The Yellow Jersey(pt.1)-The Beginning

Here is part 1 of a 3 part series recounting how my close group of friends and I got into cycling, rode together and how we went from casual rides to a competition to see who could get, retain, and regain The Yellow Jersey.

My initiation into riding bikes came at a very early age, but I viewed bikes as more of a means of transportation to get to the store so that I could buy candy.  Not until my mid-twenties did I get into riding for exercise.  I split time between working out in the gym with my brother doing bodybuilding type workouts, I had a touring bike I would ride to work during the week.  This was about 1985 when I was living in Palo Alto, California. Spending more time on the bike meant more time at bike shops. Frequenting the bike shops is where I found this fascination with bicycle racing and specifically the Tour De France.

I would marvel at the race bikes and read Winning Magazine, Bicycling magazine.  I had heard of the Tour before but  when I saw the pictures it was amazing….I would sit in shops for hours reading all of the cycling publications.  The bike shop I frequented the most was Palo Alto Bikes, they had the most beautiful Italian bikes (Ciocc) with full Campy Record…get this, $1250 for a top-end bike! That was a lot of money back then for a bike.  I wanted one but couldn’t afford it. After searching the local papers, I found one at a bike shop on the mid- peninsula, a Ciocc for $500! The salesmen assured me that it was indeed equipped with full Campy (little did I know that bicycle grouppos are assigned different quality levels depending on the price, this one had the lowest level grouppo, but I didn’t care, it was full Campy!).  I Test rode it (it was a 56cm, in retrospect it was too small but what did I know?). The guy raised the seat and said I was good to go. The steering was so fast, twitchy. I was used to touring bike geometry but for me, the fast steering just meant it was a fast bike.  Compared to my touring bike, the wheelbase was so short that when looking down at the front wheel, it appeared like the wheel was right underneath me.

Fast forward  a couple of months. A good friend of mine who I’ve known since childhood and played team sports and rode skateboards with, told me he had a mountain bike and that I should get one.  He stopped by and I told him to ride my new road bike, he rode it once and swore he was selling his MTB, and he did.  From that day on, we would ride on the weekends and eventually we got friends and family into riding. A small group of us got pretty serious about riding every weekend. We’d watch the Tour on T.V.  We really got hooked on the sport after seeing Greg LeMond win the Tour in ’86.  We watch the Coors Classic ITT in San Francisco the year he won the Tour, we saw Hampsten, LeMond, Hinault, Guido Bontempi…..all of our Tour idols.

We’d ride more during the week so that we’d be fit for the weekend ride.  Our rides consisted of cruising the flats and going hard on the hills.  We were emulating the heroes we saw in the Tour, hearing that crappy John Tesh music (in our heads ) that CBS used at the time to create dramatic effect during their broadcasts of the race.  I guess they had to do that to sell bike racing to the U.S audience.  We had our favorite riders, mine were Gianni Bugno, Sean Kelly, Tony Rominger.  Strangely I was never a LeMond fan, but over the years I have come to respect his talent and achievements.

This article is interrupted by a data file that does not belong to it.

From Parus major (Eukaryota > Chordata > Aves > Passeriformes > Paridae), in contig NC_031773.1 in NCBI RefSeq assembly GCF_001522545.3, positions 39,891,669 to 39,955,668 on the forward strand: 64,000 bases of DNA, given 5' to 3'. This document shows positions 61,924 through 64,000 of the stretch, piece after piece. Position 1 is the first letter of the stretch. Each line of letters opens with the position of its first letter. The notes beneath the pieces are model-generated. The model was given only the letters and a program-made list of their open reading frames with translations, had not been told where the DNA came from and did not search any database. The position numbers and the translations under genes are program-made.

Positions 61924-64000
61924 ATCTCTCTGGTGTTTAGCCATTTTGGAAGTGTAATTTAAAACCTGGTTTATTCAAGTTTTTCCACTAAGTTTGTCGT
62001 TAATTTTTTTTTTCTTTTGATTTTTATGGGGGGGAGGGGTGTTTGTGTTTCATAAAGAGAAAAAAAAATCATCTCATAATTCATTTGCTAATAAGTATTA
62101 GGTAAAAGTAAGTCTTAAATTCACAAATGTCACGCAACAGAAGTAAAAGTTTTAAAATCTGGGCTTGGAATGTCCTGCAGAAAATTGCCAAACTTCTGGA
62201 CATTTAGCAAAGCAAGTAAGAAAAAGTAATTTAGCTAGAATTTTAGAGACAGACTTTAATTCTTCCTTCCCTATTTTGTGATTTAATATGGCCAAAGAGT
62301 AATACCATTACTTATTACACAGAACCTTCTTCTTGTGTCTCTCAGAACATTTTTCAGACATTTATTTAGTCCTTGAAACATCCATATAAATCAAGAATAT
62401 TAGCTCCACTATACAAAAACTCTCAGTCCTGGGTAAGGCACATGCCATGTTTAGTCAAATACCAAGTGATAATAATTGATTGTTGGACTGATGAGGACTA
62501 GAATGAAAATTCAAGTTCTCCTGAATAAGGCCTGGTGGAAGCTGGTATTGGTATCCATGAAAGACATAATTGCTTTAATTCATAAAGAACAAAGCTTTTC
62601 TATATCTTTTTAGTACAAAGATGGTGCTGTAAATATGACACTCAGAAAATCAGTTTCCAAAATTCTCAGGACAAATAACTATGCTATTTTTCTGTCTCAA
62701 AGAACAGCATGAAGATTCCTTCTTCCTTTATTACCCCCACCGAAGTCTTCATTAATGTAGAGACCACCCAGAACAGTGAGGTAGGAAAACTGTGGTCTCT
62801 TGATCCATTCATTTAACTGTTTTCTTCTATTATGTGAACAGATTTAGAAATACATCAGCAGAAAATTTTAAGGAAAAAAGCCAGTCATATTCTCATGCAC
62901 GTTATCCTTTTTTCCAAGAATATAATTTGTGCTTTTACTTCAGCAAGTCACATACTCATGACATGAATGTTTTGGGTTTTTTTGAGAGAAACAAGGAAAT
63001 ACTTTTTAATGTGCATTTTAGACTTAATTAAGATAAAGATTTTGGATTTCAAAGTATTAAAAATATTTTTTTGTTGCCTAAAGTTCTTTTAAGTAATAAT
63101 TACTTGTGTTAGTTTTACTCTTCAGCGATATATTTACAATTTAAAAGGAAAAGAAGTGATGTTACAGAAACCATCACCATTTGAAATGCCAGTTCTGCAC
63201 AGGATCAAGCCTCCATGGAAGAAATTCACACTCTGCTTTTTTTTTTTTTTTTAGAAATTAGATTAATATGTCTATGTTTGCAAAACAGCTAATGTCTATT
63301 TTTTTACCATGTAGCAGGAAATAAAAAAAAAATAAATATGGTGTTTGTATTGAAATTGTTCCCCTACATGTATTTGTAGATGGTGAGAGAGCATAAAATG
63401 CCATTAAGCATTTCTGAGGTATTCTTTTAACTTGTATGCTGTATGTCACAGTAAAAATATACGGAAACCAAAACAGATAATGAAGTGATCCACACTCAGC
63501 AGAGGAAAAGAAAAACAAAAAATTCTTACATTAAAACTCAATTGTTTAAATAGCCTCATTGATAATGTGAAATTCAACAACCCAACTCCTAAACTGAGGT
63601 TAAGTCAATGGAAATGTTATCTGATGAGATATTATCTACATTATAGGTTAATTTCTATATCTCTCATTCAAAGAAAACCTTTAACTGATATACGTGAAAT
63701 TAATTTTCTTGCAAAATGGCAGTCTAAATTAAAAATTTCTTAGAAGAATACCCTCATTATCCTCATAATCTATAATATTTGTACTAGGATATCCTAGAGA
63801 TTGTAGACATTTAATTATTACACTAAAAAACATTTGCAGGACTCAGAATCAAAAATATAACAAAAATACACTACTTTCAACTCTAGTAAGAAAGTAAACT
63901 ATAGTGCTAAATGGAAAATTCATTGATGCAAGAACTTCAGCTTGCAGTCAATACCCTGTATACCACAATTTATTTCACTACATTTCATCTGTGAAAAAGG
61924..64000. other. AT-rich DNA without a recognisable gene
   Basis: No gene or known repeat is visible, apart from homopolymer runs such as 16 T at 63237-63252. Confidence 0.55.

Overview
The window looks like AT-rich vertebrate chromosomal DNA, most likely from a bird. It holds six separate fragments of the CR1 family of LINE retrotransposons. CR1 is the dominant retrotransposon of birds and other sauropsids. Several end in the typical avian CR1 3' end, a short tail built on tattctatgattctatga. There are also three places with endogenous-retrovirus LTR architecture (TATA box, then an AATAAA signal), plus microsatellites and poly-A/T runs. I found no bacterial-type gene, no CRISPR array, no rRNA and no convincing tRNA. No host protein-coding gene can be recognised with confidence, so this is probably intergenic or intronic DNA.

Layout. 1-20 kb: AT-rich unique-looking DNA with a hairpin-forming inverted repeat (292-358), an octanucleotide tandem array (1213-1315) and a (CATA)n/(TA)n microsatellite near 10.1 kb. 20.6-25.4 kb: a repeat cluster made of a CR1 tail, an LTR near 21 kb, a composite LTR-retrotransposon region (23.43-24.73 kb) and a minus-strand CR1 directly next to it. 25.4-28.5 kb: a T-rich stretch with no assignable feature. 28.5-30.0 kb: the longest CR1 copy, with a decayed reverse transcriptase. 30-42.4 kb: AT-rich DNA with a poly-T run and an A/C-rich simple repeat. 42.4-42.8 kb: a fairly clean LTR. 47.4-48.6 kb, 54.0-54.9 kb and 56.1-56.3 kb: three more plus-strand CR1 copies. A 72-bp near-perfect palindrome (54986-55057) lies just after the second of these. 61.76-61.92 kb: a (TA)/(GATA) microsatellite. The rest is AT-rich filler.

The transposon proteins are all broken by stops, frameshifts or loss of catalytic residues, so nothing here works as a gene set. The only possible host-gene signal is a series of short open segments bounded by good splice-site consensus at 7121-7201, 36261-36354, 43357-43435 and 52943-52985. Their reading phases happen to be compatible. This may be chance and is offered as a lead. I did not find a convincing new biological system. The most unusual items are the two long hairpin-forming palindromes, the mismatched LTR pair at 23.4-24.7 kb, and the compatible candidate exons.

After every ride, we’d hang out drinking beer and hour after hour replay the VHS videos we recorded from the T.V of the Tour and Paris-Roubaix.  We were becoming more knowledgeable about the sport, fitter, acquired better equipment and clothes…things were getting serious. We had a who’s who of friends and family that would come and go on our weekend rides.  Many of them just couldn’t handle the pain and discipline it took but four of us stuck with it.

Initially, I thought it was just cool to have a nice looking bike and colorful clothes, I never realized the level of pain I’d have to put my body through.  I played football and baseball but nothing compared to the hurt cycling inflicted upon me. I was definitely being tested on these rides. Then one day, my friend took me up a 9mi climb.  It took me 1hr. 30 min, I could barely sit down my legs were so wobbly.  When he said..”you are the first person I have taken up here that didn’t stop or turn around..”, I thought to myself..”maybe I can be good at this”.  All the pain going up was all but forgotten when I descended, man what a rush that was.

Something was changing within our group, the slower guys were getting faster and the pace was getting faster too.  Guys that were normally not good climbers were climbing better.  Apparently, these guys were riding more during the week and were showing up for the Saturday ride READY. The competitiveness in all of us began to take over, we’d push each other harder than before. The signature moment in the evolution of our group ride was when my friend being the first one to the top of the climb said as we were coming in one by one…”I’ve been here for 2 minutes, I’m in Yellow“. After an awkward silence, one of my friend replied…”oh, ok…let’s see if you can keep it all the way back home”…woah, s**t just got real.

Next in our Dub-Wise Yellow Jersey Series: The Yellow Jersey(pt. 2)-The Attacks Begin.

Passionate about cycling, art, music and any other creative form of expression.

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